One of the great things about getting out of town is the opportunity to see how people do — or don’t do — things differently in another place. Cities and states have their own sets of social mores most everyone comes to accept as part of the unwritten contract of living in a certain community.
Last week I went to Vermont for the first time in my life. I had a vision in my head of crisp, cool weather, changing leaves and maple syrup and cheese. Mmmm, syrup.
When I landed in Burlington and met friends, we drove around looking for a place to eat and I was pretty impressed with the ridiculous “quaintness” of this town best known for its coat factory. We stopped at a place that had too many micro-brewed beers on tap to fathom and ordered a charcuterie board full of delicious cheeses to go with some fancy sandwiches.
If you’d told me 30 years ago that these buffoons I went to college with and I would one day be trying to pronounce charcuterie so we could enjoy tiny, expensive pieces of cheese, I’d have just stood there wondering what charcuterie means. But that’s really not the point of this column.
We saw signs for the Vermont Teddy Bear Company and at least were still manly enough not to end up on a stuffed animal tour. We also passed up a chance to tour Ben & Jerry’s Ice Cream factory. I did have an interest in touring Burlington Coat Factory, but saw no signs for it.
But it’s really what I didn’t see that got my attention. No trash. No litter all over the roads and sidewalks. Yes, this is yet another installment of “Why Is Mobile the Capital of Throwing Trash Everywhere?”
We drove on up to Middlebury College, about 45 minutes away, and everything was still clean. Even along the highway there wasn’t the standard-in-Alabama collection of trash hurled from moving cars, or things that have fallen off of cars never to be picked up.
The town of Middlebury was even quainter, if that’s a word, and would give Fairhope a run for its money. It too was overwhelmingly litter-free. The college itself was spotless. As we walked around the campus, I couldn’t help thinking about how much they must spend just mowing all the grass and keeping things clean. But I was also reminded of our own litter problems as one of my friends chain-smoked and flipped cigarette butts all over the place like he was leaving a trail of breadcrumbs.
He’s a Jersey boy, so maybe that’s his excuse, but I could probably have said the same if he was a Bama boy. One of my biggest pet peeves is cigarette smokers throwing butts around like they’re squirrel treats or food for starving flocks of seagulls. You can hardly drive anywhere in Mobile without seeing someone roll down a window and flick a butt into the street.
Flying back into Mobile after spending time in a place where they actually don’t litter like it’s an Olympic sport is always jarring. Driving down Airport Boulevard toward the house, roadside trash stood out like a guy tossing cigarette butts all over a pristine lawn.
Visits to mostly litter-free societies always seem to re-sensitize me to our own problems here. The wife and I went for lunch after my plane landed, and heading across the bay there was an entire bumper sitting on the side of the road, along with a string of other auto parts smashed into the shoulder of the road for the next mile. I might not even have noticed that a few days earlier.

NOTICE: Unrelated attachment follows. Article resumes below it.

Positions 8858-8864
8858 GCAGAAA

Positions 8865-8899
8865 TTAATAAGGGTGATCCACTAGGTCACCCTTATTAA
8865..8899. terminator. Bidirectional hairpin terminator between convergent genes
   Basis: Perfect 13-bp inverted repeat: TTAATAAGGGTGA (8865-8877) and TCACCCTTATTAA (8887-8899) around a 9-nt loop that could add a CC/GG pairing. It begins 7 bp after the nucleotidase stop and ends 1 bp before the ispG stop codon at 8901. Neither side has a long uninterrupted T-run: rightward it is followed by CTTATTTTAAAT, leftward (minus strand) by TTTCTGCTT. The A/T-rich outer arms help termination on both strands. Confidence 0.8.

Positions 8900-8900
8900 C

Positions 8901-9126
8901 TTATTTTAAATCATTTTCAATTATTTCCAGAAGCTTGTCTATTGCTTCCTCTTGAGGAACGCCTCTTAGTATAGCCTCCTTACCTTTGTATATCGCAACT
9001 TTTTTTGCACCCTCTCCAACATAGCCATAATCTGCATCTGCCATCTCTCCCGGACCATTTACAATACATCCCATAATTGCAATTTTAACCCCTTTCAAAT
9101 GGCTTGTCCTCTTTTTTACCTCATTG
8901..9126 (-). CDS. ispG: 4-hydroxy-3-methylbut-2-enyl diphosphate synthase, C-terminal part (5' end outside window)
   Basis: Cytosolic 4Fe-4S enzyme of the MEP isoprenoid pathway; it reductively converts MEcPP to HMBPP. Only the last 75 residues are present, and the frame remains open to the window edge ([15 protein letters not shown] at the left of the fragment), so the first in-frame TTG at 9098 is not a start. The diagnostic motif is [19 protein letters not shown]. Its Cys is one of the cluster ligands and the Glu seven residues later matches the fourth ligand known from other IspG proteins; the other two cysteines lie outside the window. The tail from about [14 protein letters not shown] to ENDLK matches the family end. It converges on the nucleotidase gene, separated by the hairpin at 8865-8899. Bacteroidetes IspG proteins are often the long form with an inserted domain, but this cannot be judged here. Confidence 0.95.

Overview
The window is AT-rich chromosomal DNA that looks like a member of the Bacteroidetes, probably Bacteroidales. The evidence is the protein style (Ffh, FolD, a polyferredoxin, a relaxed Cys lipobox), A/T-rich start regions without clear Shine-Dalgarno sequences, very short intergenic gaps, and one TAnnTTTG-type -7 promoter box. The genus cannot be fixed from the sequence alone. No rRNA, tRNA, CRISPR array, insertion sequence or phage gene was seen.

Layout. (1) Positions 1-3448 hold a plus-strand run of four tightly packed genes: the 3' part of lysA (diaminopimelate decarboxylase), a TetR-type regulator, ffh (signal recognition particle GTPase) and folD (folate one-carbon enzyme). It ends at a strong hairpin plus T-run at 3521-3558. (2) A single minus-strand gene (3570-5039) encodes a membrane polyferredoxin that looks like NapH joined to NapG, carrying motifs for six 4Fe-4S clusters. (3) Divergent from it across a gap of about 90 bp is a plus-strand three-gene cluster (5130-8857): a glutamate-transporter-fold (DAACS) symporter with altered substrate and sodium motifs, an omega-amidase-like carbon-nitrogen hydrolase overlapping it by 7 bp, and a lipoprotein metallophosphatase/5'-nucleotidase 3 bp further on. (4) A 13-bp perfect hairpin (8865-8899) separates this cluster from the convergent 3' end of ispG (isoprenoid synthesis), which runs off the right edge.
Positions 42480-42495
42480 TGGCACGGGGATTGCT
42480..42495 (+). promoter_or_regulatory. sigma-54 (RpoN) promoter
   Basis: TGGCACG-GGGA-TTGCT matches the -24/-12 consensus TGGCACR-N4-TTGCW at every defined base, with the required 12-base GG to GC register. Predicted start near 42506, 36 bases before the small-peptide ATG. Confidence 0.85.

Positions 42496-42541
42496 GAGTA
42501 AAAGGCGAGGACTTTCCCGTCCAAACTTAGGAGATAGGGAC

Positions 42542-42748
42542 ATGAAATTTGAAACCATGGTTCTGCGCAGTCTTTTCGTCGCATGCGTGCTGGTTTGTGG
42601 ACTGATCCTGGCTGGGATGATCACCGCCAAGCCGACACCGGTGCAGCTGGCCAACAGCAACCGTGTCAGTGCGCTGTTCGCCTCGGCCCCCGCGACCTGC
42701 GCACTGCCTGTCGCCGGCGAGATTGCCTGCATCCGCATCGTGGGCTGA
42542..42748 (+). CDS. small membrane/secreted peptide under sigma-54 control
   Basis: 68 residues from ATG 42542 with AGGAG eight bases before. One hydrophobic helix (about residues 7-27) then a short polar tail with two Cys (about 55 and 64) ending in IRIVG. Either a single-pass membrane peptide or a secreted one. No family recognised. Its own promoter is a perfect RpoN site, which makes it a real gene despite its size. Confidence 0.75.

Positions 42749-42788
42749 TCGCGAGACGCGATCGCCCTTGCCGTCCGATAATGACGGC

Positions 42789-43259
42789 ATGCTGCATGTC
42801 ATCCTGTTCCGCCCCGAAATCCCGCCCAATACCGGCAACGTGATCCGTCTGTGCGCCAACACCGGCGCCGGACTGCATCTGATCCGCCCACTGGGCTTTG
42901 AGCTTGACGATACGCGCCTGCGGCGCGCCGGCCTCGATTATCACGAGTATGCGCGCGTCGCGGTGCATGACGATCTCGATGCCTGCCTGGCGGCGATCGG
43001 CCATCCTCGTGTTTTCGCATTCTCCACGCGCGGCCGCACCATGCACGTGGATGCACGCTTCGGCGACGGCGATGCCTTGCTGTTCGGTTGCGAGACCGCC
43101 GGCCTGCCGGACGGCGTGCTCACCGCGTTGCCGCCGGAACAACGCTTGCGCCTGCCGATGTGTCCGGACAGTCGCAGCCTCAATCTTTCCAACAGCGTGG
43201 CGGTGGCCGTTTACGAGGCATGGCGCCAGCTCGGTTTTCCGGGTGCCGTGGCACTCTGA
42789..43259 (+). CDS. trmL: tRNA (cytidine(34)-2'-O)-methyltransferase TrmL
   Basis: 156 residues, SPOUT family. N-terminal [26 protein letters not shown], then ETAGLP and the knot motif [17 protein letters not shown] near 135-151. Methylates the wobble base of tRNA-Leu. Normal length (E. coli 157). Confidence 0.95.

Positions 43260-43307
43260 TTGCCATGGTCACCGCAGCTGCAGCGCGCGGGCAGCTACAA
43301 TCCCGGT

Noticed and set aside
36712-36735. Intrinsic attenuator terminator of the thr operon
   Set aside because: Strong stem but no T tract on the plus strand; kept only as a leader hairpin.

Coming to work Monday, someone had just thrown full cans of what looked to be Mr. Pibb all over Government Street. They rolled around in traffic and gathered in the gutters. Sitting down in my hideously old and beaten-down chair, I saw the usual collection of fast food bags, drink cups, straws and discarded beer cans that regularly accumulate in the little piece of median we’ve landscaped in front of the Lagniappe World HQ. Someone could make a living trying to keep the front of our office litter free.
I know Mayor Sandy Stimpson probably considers Mobilians’ continuing love affair with throwing trash one of the more frustrating things about running Litter City. When he first took office, Stimpson had big plans for breaking us of our trashy habits, and God knows he tried. But when I look, it’s hard not to wonder if it’s a lost cause.
Perhaps my favorite litter story is driving along behind someone in the garden district one day and having the driver fling her entire lunch out of their car’s sunroof, all of it landing on the hood of my car. It still says it all about the attitude many people in our area have about litter. Why throw it in a trash can when there’s a perfectly potholed city street right there?
We talk a lot about tourism here and drawing visitors from across the country to see our beautiful city, but I wonder how often we fail to notice what they’re sure to see once they arrive? I know in a world full of school shootings, impeachment proceedings, military invasions and “The Genesis Halftime Show,” we’re dealing with some pretty awful things that may take precedent in our minds over trash on the side of the road. There’s not much we can do about many of those things, though, but we can make our little piece of heaven more heavenly.
I recognize my own resignation on this matter. I need to get back out there and clean up the sidewalk more often like I used to, even though I know some slob is going to mess it up again. A few weeks ago a high school kid took a Lagniappe out of the box in front of our office, which I thought was nice, until he threw it all over Mobile Public Library’s property for no apparent reason. I went full-on grouchy old man and ran outside and yelled at him to clean it up — and he actually did it!
I’m not recommending yelling at strangers, but if that’s what it takes ….
People asked if Vermont was like a postcard, and I’d have to say it was. I’d say Mobile can be postcard-like as well, but I’ve never seen a postcard full of old bumpers and Mr. Pibb cans. We should do better.
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